Dosing Frequency of Daptomycin

The dosing frequency of daptomycin has been implicated in the development of myopathy and CPK elevations. In Phase I studies, 2 of 5 subjects dosed at 4mg/kg q12h experienced myopathy, with CPK levels 10 times the upper limit of normal.5 In contrast, Oleson and colleagues demonstrated in animals that once-daily dosing of daptomycin resulted in significantly fewer skeletal muscle effects, with 5 times more muscle degeneration seen in dogs dosed at intervals of 8h compared to every 24h (see Chart A).4

Oleson et al evaluated fractionated versus once-daily dosing regimens and the subsequent effects on skeletal muscle, along with serum CPK levels. The highest elevations in CPK were observed in animals that received fractionated regimens. Similar CPK values were seen in both the high-dose and low-dose once-daily regimens, despite the 3-fold increase in daily dose. However, a 4-fold increase in CPK was seen in the fractionated regimen versus once-daily regimen, despite the same total overall dose. Of further significance, muscle fiber lesions seen upon microscopic evaluation were higher in the fractionated regimens of daptomycin compared to the once-daily regimen. Chart A illustrates these results.

The dosing regimen of 75 mg/kg q24h resulted in plasma daptomycin concentrations well below the trough achieved with fractionated dosing for 12 hours prior to the next dose administration. It was postulated by researchers that this could allow for repair of myofibers damaged during previous dosing.4

Although the dosing interval plays a major role in the development of myopathy, the Cmax is unlikely to be responsible for the acquisition of this adverse effect. In the study conducted by Oleson et al, a dosing regimen of 25 mg/kg q8h resulted in a CPK value of 3996 U/L, whereas dosing once daily at 75 mg/kg yielded a CPK value of 991 U/L, even though the Cmax was twice that of the fractionated regimen.4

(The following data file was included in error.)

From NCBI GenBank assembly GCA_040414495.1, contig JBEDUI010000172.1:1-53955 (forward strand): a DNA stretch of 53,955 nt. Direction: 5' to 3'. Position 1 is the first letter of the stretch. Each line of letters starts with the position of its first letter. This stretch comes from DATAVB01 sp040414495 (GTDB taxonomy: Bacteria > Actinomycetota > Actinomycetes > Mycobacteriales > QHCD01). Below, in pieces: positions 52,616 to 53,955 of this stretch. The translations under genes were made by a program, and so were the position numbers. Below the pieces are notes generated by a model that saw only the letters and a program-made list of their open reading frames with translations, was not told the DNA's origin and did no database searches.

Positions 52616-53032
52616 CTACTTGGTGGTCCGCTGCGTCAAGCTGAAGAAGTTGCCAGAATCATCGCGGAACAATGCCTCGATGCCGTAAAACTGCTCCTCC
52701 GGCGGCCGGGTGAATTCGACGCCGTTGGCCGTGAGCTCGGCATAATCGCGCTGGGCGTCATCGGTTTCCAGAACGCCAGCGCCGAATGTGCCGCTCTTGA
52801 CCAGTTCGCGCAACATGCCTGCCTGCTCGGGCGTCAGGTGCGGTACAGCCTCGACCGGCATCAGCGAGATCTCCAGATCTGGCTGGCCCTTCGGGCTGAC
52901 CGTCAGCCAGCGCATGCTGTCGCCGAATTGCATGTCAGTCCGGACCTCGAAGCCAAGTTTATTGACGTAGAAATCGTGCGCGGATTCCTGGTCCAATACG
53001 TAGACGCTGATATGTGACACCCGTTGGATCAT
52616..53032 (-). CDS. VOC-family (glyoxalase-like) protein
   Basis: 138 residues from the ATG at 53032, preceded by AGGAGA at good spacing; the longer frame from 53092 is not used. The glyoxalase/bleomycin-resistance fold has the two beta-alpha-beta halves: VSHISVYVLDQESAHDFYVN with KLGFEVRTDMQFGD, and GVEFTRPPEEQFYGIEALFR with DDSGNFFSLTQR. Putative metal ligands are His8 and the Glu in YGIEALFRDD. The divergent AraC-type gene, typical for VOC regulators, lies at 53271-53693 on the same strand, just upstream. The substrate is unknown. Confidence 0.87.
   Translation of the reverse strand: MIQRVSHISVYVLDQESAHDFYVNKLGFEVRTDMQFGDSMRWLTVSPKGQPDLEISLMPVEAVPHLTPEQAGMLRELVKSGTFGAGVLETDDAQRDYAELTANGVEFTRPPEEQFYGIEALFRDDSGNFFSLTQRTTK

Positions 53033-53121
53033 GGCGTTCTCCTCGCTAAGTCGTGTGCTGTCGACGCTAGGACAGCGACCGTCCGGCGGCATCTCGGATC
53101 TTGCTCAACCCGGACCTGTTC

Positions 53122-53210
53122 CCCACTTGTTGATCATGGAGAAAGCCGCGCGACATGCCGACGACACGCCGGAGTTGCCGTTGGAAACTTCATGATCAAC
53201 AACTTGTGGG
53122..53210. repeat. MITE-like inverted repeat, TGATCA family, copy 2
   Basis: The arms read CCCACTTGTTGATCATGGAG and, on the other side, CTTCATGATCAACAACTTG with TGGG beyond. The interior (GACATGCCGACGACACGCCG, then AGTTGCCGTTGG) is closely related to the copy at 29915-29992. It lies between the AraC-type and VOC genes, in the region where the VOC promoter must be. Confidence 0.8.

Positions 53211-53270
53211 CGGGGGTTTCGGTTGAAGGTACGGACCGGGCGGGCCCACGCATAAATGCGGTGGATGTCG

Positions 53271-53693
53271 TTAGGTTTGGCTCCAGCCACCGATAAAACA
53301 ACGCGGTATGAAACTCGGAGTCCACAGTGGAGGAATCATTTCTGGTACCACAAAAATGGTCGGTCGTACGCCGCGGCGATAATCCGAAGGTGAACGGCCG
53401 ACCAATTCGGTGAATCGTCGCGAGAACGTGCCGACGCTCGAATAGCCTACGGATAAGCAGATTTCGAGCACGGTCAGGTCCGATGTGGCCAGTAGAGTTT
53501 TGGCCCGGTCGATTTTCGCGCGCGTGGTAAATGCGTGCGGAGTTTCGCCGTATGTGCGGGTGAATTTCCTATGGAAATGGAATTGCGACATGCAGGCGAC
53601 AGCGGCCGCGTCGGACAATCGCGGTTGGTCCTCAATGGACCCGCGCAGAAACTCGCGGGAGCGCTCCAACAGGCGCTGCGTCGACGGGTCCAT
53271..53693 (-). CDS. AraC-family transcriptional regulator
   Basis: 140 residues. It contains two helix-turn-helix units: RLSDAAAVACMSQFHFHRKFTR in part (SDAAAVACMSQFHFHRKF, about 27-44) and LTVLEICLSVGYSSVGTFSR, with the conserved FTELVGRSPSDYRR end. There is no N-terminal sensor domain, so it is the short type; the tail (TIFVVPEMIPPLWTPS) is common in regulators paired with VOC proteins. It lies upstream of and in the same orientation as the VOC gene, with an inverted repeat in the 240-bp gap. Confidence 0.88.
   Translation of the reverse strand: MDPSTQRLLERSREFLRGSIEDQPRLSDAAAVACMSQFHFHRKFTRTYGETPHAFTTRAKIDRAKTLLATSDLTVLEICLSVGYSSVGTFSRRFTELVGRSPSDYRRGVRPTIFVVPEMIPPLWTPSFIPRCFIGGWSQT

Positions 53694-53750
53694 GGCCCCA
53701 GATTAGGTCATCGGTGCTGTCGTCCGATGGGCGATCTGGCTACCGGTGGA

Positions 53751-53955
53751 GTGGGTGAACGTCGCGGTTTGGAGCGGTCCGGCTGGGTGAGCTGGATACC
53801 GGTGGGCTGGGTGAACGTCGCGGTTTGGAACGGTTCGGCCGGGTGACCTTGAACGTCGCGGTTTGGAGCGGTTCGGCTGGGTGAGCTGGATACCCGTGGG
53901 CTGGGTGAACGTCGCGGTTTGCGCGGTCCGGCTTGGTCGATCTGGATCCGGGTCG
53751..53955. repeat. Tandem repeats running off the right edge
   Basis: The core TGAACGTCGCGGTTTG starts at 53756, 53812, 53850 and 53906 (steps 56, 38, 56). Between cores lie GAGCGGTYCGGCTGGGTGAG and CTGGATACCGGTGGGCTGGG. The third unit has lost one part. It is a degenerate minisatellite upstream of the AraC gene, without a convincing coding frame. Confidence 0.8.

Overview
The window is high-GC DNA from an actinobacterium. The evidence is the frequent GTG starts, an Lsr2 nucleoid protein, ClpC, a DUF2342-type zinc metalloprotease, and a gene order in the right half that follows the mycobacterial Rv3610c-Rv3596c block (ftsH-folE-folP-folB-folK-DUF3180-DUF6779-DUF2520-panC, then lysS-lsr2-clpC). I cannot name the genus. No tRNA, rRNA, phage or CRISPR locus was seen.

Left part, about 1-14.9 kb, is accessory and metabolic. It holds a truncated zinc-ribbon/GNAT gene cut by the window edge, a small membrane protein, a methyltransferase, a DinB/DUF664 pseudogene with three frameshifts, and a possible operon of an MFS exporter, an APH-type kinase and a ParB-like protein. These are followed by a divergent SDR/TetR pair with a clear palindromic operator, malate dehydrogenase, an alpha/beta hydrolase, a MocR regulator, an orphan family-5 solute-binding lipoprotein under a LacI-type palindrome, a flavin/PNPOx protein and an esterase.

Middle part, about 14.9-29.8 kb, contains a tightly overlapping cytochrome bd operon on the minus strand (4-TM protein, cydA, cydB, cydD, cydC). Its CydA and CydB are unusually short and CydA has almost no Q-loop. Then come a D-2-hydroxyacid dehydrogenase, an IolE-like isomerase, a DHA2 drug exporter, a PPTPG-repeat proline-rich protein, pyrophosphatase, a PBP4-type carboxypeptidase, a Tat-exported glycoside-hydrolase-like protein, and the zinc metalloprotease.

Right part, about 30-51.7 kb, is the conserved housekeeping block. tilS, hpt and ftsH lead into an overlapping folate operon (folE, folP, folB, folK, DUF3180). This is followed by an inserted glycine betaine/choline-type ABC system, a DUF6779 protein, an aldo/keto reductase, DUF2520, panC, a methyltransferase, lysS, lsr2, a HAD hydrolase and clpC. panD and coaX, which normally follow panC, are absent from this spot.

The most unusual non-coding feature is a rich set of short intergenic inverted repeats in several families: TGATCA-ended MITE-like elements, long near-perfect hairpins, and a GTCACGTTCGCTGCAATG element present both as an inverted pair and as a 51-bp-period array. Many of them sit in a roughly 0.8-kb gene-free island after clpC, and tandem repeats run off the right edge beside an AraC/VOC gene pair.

Case Studies in Specific Patient Populations

In a Phase I study conducted by Cubist Pharmaceuticals, 2 subjects experienced elevations in CPK to values no more than 2.5 times the upper limit of normal. The subject who experienced the highest CPK elevation (477 U/L) had engaged in significant physical activity the day prior to serum sampling, to which the elevation was attributed. In both subjects, CPK levels returned to normal within 2 days, despite continued therapy with daptomycin. However, this study population consisted solely of those with normal hepatic and renal function and those who were free from prescription medication use for at least 30 days prior to initiation of the study.5

In contrast, several case reports have described substantial elevations in CPK with severe corresponding myopathy. A 45-year-old female with refractory AML (acute myeloid leukemia) received 6 mg/kg daptomycin daily after failing both vancomycin and linezolid therapy for E. faecium bacteremia. Her CPK values increased from 108 U/L to 996 U/L within 10 days of initiating daptomycin, and she subsequently developed rhabdomyolysis. Of note, this patient was also taking Amphotericin B lipid complex and had developed bacterial sepsis, both of which are known to be precipitating factors for the development of rhabdomyolysis.1